40 Students | 10 Days  | 7 Universities

The Challenge will gather 20 South African and 20 Dutch students where they will work together to co-create 5 to 10 tangible and fundable business cases that solve the City of Cape Town’s most urgent urban challenges.

This is a unique opportunity to stimulate education, entrepreneurship and network development opportunities among the students. At the end of The Challenge, the students will pitch their solutions during The Showcase, where the winners will be announced. 

By focusing on connecting the student’s business cases to financing opportunities, the students are enabled to further develop and implement their business cases after the project. 


  • green hospital can be defined as one which enhances patient well-being, aids the curative process, use new technologies and innovation while utilising natural resources in an efficient environmentally friendly manner. Your challenge is to design a green hospital considering cost effectiveness, water use, energy efficiency and digitalisation.
  • What e-health application can be developed which can provide effective, live quality data so users and health care practitioners can make real time informed decisions about health care options?
  • What application can be developed to provide effective live water quality data so end users, municipalities and policy makers can make real-time informed decisions about water use for household (primary) and recreational (secondary) use?
  • What mechanisms and technologies can be developed to improve the built environment’s relationship with human systems, the wider ecosystems and the natural water cycle?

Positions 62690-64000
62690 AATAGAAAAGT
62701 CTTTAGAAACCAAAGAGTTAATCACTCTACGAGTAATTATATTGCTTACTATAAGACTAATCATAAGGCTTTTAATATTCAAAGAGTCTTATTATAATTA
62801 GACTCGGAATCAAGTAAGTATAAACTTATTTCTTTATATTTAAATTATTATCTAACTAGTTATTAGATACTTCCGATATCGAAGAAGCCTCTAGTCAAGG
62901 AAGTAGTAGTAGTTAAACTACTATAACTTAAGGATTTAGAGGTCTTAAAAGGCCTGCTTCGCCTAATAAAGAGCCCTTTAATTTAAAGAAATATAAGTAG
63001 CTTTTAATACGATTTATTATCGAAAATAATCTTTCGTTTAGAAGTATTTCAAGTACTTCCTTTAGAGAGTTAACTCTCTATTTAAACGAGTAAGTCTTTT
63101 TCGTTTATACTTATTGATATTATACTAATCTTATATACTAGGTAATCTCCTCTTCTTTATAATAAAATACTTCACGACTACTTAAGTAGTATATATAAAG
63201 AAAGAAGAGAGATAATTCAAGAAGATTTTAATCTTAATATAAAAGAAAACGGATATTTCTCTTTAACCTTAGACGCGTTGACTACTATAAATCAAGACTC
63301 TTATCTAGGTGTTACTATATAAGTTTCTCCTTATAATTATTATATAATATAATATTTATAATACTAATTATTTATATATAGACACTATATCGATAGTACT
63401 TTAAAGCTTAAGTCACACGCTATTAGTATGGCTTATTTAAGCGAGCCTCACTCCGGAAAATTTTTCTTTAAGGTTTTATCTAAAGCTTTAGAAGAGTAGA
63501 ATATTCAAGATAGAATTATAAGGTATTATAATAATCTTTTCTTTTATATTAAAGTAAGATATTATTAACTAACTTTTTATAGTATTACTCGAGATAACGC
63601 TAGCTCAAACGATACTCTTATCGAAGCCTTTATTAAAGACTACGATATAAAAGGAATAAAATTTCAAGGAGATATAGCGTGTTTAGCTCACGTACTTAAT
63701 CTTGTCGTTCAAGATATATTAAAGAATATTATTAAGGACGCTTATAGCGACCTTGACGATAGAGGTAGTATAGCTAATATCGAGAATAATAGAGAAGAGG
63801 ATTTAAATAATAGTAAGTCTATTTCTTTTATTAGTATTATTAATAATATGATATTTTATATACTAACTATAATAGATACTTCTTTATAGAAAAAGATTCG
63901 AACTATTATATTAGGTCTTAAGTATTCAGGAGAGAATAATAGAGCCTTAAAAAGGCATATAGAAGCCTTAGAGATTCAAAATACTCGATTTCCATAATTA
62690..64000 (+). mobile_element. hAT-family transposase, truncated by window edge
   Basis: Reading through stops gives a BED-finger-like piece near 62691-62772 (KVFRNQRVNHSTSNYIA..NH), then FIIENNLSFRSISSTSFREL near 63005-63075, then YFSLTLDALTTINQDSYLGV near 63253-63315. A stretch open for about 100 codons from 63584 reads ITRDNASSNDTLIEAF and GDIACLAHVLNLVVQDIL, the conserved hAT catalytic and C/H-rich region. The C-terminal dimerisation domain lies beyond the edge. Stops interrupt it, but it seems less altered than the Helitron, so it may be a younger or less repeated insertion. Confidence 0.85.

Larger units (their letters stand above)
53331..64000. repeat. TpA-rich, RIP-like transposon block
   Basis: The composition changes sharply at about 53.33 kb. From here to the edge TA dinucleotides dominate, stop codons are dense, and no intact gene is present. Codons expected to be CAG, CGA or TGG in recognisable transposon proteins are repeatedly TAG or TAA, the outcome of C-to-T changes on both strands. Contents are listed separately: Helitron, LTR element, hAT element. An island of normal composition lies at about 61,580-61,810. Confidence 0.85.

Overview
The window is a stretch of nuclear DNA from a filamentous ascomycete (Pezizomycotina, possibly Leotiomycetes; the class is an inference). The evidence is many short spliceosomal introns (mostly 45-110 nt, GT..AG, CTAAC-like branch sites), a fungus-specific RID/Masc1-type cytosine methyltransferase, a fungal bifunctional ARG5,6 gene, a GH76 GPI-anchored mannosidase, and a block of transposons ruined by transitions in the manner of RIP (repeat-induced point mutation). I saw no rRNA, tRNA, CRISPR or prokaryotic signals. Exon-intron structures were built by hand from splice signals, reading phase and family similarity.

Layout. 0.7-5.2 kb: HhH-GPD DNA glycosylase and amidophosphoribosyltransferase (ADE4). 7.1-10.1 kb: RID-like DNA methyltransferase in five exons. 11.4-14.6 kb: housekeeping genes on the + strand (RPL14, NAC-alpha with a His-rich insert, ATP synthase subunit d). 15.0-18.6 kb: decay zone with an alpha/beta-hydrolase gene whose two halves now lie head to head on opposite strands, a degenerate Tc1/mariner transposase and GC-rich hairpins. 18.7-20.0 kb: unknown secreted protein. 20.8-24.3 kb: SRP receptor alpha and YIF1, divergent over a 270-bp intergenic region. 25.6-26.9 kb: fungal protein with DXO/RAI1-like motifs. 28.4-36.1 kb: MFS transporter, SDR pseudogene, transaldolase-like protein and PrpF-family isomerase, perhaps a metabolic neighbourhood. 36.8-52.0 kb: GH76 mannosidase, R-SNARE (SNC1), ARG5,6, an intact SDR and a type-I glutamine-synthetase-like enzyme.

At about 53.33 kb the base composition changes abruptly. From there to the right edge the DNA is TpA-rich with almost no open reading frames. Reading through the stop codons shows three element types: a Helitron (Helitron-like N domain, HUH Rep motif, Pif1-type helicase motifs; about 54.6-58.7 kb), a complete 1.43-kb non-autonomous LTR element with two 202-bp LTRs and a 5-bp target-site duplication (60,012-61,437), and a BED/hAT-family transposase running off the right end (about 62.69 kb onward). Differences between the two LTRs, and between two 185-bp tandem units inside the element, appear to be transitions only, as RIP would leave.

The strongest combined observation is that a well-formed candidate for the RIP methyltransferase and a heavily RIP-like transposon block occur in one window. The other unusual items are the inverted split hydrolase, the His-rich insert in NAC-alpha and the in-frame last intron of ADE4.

• Develop an application/technological solution to address water quality within neighbourhoods in order to make water re-usable. Consider aspects such as sustainable sanitation, resource recovery and green buildings.
Energy - Renewable Energy
  • Considering the impact of climate change on a city particularly with regards to energy. What innovative interventions could help the diversification of the energy mix while also conserving biodiversity, reducing waste to landfill and increasing recycling?
  • Design a power storage solution that would contribute to a decentralized solution(s) to build resilience to power outings within the city that would benefit the private sector and communities.
  • Develop an example of a climate smart technology for the agriculture sector in urban Cape Town.
  • Develop an application for empowerment of women in agriculture and agro-processing to contribute to wealth and economic development.
  • How to grow the most vegetables in the least space in the shortest timeframe – is an exercise which replaces current conventional crop production methods and has been proven at various community gardens – however the mindset and attitude change required requires a large scale demonstration that can be related to a biofuel crop exercise.
  • How to prepare the most energy efficient meals without losing caloric and kilojoule value in the shortest time - off the grid – aimed at the secondary food producer (for example restaurants) in conjunction with the primary food producer (farmer).